Results of five climate model simulation studies on the Younger Dryas cold event (YD) are compared with a focus on temperature and precipitation. Relative to the Bølling-Allerød interstadial (BA), the simulations show consistent annual cooling in Europe, Greenland, Alaska, North Africa and over the North Atlantic Ocean and Nordic Seas with maximum reduction of temperatures being simulated over the oceans, ranging from −25 °C to −6 °C. Warmer conditions were simulated in the interior of North America. In two experiments, the mid-to-high latitudes of the Southern Hemisphere were also warmer, associated with a strong bi-polar seesaw mechanism in response to a collapse of the Atlantic meridional overturning circulation (AMOC). The modelled YD-BA temperature response was in general agreement with proxy-based evidence. The simulations reveal reduced YD-BA precipitation (up to 150 mm yr−1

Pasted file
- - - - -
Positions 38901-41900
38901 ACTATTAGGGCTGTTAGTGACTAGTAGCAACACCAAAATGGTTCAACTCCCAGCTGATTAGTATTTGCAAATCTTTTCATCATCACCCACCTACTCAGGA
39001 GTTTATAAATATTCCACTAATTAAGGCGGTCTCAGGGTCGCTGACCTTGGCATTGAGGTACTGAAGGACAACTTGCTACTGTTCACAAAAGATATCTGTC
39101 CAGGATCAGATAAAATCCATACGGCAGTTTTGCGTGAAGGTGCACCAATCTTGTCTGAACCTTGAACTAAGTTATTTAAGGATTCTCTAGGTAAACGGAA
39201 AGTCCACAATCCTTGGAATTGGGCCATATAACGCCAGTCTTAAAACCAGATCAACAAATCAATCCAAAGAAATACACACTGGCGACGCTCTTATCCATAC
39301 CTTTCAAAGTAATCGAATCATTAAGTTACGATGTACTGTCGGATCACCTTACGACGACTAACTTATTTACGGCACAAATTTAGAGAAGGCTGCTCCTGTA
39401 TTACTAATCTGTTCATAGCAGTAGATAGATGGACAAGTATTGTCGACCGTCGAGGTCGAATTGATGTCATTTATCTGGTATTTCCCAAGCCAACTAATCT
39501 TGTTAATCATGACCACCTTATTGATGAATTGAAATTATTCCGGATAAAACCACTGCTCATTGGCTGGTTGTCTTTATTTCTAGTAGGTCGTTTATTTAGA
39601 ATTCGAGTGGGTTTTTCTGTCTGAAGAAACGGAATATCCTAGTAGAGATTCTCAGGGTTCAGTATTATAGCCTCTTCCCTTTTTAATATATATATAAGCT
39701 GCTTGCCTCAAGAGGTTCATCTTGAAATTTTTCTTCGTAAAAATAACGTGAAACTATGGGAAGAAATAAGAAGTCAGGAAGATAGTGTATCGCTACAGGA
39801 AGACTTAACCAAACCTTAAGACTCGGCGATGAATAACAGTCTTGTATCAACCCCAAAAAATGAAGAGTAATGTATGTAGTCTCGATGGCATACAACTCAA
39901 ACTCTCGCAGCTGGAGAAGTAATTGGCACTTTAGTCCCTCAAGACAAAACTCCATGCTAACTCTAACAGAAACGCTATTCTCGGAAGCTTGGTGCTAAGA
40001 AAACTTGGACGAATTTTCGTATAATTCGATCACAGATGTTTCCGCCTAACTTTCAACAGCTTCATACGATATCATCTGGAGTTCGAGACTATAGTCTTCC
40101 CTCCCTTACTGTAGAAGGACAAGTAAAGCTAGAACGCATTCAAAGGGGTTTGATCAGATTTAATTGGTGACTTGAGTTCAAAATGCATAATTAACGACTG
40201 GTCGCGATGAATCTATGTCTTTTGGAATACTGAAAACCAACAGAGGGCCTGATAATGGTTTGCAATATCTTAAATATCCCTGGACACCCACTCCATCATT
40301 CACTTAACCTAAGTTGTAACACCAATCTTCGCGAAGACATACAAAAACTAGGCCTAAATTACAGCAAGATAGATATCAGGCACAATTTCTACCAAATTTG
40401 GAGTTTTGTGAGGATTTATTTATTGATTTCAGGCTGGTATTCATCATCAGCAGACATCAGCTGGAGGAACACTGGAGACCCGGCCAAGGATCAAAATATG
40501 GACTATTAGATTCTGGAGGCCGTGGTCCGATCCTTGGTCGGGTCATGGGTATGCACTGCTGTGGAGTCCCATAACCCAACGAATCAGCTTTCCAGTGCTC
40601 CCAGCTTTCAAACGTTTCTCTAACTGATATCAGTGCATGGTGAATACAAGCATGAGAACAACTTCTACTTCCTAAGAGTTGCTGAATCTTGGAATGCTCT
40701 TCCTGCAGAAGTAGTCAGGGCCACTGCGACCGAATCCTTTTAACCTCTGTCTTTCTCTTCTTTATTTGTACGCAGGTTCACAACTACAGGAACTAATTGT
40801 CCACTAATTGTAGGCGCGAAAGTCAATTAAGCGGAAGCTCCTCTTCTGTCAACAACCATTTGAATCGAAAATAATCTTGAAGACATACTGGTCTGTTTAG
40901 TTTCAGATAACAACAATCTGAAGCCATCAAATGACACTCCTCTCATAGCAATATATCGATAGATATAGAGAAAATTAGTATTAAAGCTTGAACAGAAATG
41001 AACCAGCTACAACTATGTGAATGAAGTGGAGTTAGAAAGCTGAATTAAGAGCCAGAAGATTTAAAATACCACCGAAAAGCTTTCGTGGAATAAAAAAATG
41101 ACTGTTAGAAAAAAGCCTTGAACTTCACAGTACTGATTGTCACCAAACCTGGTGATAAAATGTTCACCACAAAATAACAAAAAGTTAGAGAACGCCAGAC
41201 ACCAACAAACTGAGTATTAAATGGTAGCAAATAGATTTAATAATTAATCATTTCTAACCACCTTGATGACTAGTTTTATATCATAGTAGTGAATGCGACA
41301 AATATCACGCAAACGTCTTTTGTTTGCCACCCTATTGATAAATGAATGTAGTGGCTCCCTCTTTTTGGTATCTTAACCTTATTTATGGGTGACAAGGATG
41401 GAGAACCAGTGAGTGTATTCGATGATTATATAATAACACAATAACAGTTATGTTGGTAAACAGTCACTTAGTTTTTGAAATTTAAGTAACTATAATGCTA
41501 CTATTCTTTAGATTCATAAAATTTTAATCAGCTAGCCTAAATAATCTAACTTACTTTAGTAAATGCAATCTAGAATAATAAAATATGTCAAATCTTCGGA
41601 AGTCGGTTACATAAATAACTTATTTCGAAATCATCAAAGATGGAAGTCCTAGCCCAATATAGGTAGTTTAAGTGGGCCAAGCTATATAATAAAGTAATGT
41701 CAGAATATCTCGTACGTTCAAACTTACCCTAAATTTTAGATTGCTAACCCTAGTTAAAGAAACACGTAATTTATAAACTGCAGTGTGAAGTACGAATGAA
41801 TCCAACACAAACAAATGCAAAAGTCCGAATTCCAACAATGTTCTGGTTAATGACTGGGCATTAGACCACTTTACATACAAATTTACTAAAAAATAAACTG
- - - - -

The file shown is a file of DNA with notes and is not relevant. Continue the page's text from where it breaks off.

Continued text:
) over all regions with major cooling, and over the northern equatorial region. South of the equator, modelled precipitation seemed to increase due to a southward shift of the InterTropical Convergence Zone (ITCZ). The largest uncertainty in the YD is the high-latitude response, where the models show diverging results. This disagreement is partly related to uncertainties in the freshwater forcing. Most model studies assume an AMOC shutdown, but this is incompatible with proxy evidence.
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